PMaybe it was when I missed my bus stop so I could finish a three-minute game of online chess that I realized I had a problem. Or when, instead of getting off at the next stop, I started another game on chess.com. I certainly had no qualms about completing the resulting half-hour walk, narrowly avoiding streetlights while continuing to line up ill-fated pre-moves against anonymous opponents.
Goof. Resign. New game.
I was addicted to online chess.
I started playing chess in 2019, having only played as a child. I loved the reasoning, the creativity… and of course, the fact that people mistakenly think you’re smart if you play. The problem was that I had no one to play with. When a friend introduced me to online chess, that changed.
I started playing regularly – incredibly regularly – and loved every bit of it. I had planned to join a local club, but lockdown hit, so I got into online gaming.
Learning by losing, I’ve mastered the basics – develop your pieces, mad forward knights, control the center. Netflix’s The Queen’s Gambit brought millions more to the servers, and I reveled in beating them with knight pitchforks, discovering attacks and sacrifices. I devoured every episode of The Chess Pit Podcast and became a follower of popular YouTube tutor Gotham Chess.
Chess skill is measured on the Elo rating system. Beginners have an Elo of less than 1200. A club player has an Elo of around 1600, while Grandmasters are rated over 2500. If my rating was close to a round number, for example a ranking of 1500 or 1600, I would delay sleep until I hit the next hundred milestone. But sometimes the milestone never came – and neither did the sleep. I couldn’t stop playing after a win, because one often leads to the other, and I absolutely could not end in defeat.
I was mainly playing blitz, a format where each player gets three minutes per game, and started winning more often due to my opponents running out of time rather than tactical mastery. You can earn a lot of Elo points by running through time – sprinting with a king and two pawns while your furious opponent is chasing you – but that doesn’t really improve your game.
Plus, it attracts more than a few angry messages. An aggrieved, albeit melodramatic, Aussie slipped into my DMs to tell me, “Greed and worthless pursuits are your legacy.” I remain a little worried today that my family may now be cursed.
Bobby Fischer once said that “the chess blitz kills your ideas”, and that’s what happened to me. Blitz was rotting my brain. I wasn’t learning anymore, but I was moving pieces quickly in the hope that my opponent would run out of time – and I was completely losing my attention span. When a game ended, a new one started. Doorbells went unanswered and phone calls were missed due to my inability to multitask while playing these matches. I didn’t like the person online chess made me – online or not.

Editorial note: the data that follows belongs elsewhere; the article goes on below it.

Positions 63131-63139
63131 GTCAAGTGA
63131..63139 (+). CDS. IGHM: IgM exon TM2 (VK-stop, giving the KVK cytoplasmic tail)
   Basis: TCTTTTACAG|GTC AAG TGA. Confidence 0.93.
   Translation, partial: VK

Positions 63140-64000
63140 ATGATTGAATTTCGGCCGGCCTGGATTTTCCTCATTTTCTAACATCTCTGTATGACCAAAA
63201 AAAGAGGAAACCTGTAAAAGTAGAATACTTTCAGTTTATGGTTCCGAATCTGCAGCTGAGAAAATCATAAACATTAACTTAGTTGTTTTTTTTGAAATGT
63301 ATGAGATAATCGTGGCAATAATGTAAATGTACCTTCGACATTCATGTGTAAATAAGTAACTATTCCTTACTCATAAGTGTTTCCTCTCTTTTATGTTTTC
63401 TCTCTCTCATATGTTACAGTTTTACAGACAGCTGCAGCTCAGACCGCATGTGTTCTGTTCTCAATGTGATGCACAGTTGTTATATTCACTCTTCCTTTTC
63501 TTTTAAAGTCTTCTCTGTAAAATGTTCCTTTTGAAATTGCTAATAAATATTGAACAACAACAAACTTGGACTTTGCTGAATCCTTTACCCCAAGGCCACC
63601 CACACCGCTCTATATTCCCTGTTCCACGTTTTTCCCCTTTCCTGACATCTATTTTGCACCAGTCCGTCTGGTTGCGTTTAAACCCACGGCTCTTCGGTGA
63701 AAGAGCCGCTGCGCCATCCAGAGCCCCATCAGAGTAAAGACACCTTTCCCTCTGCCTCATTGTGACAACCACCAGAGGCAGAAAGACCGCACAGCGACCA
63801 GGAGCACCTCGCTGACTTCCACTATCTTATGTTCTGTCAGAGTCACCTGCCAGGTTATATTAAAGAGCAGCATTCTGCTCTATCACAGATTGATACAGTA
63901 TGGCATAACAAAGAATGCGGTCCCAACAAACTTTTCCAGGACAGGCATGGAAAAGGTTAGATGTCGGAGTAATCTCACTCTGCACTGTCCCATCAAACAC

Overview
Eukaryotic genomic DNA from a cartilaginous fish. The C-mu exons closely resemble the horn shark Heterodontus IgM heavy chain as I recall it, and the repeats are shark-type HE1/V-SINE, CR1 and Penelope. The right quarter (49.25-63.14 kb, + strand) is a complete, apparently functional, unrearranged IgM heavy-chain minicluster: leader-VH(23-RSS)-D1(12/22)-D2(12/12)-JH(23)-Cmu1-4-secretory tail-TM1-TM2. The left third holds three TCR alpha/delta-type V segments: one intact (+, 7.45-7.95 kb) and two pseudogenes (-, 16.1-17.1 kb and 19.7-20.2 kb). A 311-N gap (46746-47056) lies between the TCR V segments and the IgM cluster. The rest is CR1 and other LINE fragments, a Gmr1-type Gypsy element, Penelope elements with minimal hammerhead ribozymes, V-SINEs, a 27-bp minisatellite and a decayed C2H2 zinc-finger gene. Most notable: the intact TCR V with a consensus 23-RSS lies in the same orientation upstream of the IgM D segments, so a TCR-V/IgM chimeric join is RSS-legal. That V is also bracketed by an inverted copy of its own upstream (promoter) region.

It was time to change.
One day I noticed nine chess books in the window of a local charity shop. I bought them all and deleted both chess apps from my phone. I would focus on learning, not an arbitrary Elo number. Slowly, learning the Catalan opening theory, the calm and mystique of chess returned.
The reopening of the world also helped. I joined the Edinburgh Chess Club, the second oldest club in the world. My love of chess turned into a love of spending time with my friends and family, catching up on the board, and teaching them the game and the tricks and pitfalls that come with it.
A good friend also caught the chess bug and we played on the set near Water of Leith until the wee hours of one night – a far more sociable event than the dark and drab online alternative.
Like football, chess is a universal language. In Zurich I played best of five against a local on the giant chessboards at Lindenhofplatz, and I did the same in Madrid at El Retiro Park.
I’ve now played over 20,000 games online since 2019, against players from 208 countries, but the on-board connection is meaningful and beautiful, in a way that online chess could never be.
It’s all too easy to get lost in algorithms and forget that the world keeps turning when you’re playing chess, or anything else, online. It’s only when you put the phone down or close the laptop screen that you remember the allure of the real world.
Stuart Kenny is a freelance travel journalist and editor
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